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At Celera, the Swagger is Gone

This article was originally published in Start Up

Executive Summary

Virtually nothing about Applera's Celera Genomics Group looks the same as it did six months ago. Gone are the academic struttings of former president Craig Venter and the venture culture that permeated the organization during the race to finish the rough draft of the human genome sequence. In its place is a lower-profile management team focused on acquiring the tools needed for long-term drug development. Celera's founding business, predicated on the sale of genomic information and tools for its analysis for which it raised a billion dollars from investors, has moved to Applera sister company Applied Biosystems and is now merely a residual income source: in effect, ABI can now use genomic information like a piece of capital equipment in a reagent rental business model: the economics of its sale, or lease, to customers is driven by the opportunity to sell ABI's other products.

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Out of Sequence

Applied Biosystems' unexpected last-quarter drop in earnings and revenues, which caused its stock to tumble, were due to an 80% drop in revenues from sales of its high-end sequencing system, and market uncertainty due to a longer-than-usual delay in setting the 2002 NIH budget. But most troubling was the company's comment that "We are just not able to forecast the way we used to." What is certain, however, is that the drop in sequencer sales shows that most of the largest genome centers and commercial genomics companies have adequate sequencing capacity for their near-term needs as they shift from Big Biology whole genome sequencing to Small Biology genome analysis applications.

The Best of Three Worlds

Celera Diagnostics, a 50/50 JV between Applera Corp.'s two divisions, Applied Biosystems and Celera Genomics, is using the discovery, assay development, and systems expertise of its founders to help it commercialize reagent and software-based standardized molecular diagnostic tests. But Applera didn't step up to the plate until after it obtained an expanded license to PCR from Roche, giving it freedom to operate in the diagnostics arena, and convinced Kathy Ordoñez, president of Roche Molecular Systems, to join Applera and head the diagnostics program. Celera Diagnostics believes it will distinguish itself from other genomics-based companies pursuing diagnostics -- as well as from the traditional diagnostics players - by being able to efficiently discover new diagnostic markers by performing association studies to confirm the link between SNP sets and disease. Celera Diagnostics could also serve as an "earliest access" customer that contributes to and drives a new molecular diagnostics platform strategy for Applied Bio.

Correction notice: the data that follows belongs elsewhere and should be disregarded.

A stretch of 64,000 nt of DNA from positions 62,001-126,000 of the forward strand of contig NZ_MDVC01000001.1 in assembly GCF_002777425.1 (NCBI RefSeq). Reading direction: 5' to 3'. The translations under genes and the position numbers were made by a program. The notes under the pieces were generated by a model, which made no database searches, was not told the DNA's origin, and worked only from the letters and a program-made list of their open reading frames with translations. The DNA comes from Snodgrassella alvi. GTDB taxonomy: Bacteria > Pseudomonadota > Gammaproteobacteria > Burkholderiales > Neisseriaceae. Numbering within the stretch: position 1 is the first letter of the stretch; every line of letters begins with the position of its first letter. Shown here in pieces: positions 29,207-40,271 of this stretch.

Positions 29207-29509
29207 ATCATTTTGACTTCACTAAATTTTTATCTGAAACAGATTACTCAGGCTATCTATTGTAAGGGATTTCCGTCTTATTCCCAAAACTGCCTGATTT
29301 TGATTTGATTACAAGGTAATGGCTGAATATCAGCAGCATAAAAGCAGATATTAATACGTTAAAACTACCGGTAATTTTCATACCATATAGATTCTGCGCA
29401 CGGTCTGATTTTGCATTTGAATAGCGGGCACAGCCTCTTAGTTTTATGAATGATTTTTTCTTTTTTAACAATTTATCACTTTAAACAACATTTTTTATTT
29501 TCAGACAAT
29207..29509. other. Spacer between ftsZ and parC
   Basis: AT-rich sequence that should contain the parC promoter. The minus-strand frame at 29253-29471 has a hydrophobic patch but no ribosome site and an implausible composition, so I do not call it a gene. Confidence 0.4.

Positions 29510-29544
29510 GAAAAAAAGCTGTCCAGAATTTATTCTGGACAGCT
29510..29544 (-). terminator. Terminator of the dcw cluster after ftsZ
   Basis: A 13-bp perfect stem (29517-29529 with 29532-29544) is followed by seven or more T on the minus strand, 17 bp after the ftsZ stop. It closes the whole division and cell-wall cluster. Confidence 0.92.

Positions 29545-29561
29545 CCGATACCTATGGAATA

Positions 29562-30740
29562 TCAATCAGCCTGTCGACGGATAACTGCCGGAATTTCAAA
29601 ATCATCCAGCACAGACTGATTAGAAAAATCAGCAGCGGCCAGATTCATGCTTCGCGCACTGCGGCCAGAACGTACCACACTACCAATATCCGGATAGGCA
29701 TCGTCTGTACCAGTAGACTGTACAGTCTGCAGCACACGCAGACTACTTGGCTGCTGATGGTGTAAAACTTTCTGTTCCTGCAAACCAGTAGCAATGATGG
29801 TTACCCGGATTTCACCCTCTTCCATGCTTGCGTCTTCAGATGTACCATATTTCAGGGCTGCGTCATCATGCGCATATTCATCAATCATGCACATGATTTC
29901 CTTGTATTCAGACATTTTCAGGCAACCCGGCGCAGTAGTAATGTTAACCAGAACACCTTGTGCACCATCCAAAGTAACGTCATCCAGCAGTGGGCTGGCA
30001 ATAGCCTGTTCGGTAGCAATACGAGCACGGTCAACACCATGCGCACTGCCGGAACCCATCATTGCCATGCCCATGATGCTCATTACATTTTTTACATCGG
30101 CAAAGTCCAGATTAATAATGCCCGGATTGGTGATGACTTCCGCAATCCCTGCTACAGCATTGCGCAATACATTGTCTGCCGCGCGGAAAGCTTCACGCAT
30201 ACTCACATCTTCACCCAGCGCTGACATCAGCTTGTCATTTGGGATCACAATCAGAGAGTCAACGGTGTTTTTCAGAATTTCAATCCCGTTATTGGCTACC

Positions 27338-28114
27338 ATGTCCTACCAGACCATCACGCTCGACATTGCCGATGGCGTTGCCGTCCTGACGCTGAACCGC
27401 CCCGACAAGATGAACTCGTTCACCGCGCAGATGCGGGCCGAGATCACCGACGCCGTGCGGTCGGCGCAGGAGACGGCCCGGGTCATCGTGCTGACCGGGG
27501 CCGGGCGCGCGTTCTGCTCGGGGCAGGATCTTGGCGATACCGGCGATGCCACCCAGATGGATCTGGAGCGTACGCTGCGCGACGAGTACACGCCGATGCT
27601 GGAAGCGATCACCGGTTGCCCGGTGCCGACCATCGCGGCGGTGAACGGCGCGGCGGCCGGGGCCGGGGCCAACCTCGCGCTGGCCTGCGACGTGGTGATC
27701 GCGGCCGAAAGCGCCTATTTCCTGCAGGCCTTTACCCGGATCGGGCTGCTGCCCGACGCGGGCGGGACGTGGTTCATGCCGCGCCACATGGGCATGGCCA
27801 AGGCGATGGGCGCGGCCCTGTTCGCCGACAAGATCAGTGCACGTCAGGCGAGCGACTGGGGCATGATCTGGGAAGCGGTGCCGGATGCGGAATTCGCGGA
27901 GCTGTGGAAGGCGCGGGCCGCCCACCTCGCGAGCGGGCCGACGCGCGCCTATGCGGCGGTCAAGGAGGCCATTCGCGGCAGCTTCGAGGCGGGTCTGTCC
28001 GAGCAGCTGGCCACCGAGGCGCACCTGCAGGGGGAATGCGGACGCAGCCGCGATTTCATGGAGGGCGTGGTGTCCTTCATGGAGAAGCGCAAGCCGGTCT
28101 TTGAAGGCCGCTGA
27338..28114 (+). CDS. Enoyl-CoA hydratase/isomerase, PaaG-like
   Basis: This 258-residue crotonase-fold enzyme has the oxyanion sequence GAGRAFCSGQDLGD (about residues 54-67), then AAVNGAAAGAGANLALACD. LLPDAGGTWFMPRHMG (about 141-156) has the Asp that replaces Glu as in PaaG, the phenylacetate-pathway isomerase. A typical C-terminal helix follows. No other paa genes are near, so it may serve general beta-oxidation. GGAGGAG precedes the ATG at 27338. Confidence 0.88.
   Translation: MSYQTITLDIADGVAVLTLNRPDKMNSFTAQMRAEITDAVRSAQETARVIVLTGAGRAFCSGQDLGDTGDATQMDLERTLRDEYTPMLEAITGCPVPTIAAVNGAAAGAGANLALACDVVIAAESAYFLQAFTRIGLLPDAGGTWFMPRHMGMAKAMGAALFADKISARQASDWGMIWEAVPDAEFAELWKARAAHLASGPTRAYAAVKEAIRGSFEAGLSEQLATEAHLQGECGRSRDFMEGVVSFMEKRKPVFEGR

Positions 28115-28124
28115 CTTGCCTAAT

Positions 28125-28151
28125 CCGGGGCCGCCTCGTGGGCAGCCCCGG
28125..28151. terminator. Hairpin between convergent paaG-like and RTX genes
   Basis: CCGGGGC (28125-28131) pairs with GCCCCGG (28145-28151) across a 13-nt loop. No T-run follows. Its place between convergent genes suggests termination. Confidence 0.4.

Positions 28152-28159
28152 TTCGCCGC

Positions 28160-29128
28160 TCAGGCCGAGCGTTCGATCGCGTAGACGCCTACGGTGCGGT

Inside Applera: Celera Genomics Becomes Applied Bio's Diagnostics Angel

Applera Corp.'s new $75 million high-throughput genotyping initiative to be equally funded by its three businesses, Celera Genomics Group, Applied Biosystems Group, and Celera Diagnostics (a joint venture of Celera Genomics and Applied Bio) has provided a context for the company to begin to reveal its diagnostics strategy. New information about the structure of the joint venture also sheds more light on the acceleration of Celera Genomics' business strategy as it moves toward a collaborator-oriented drug discovery company model.

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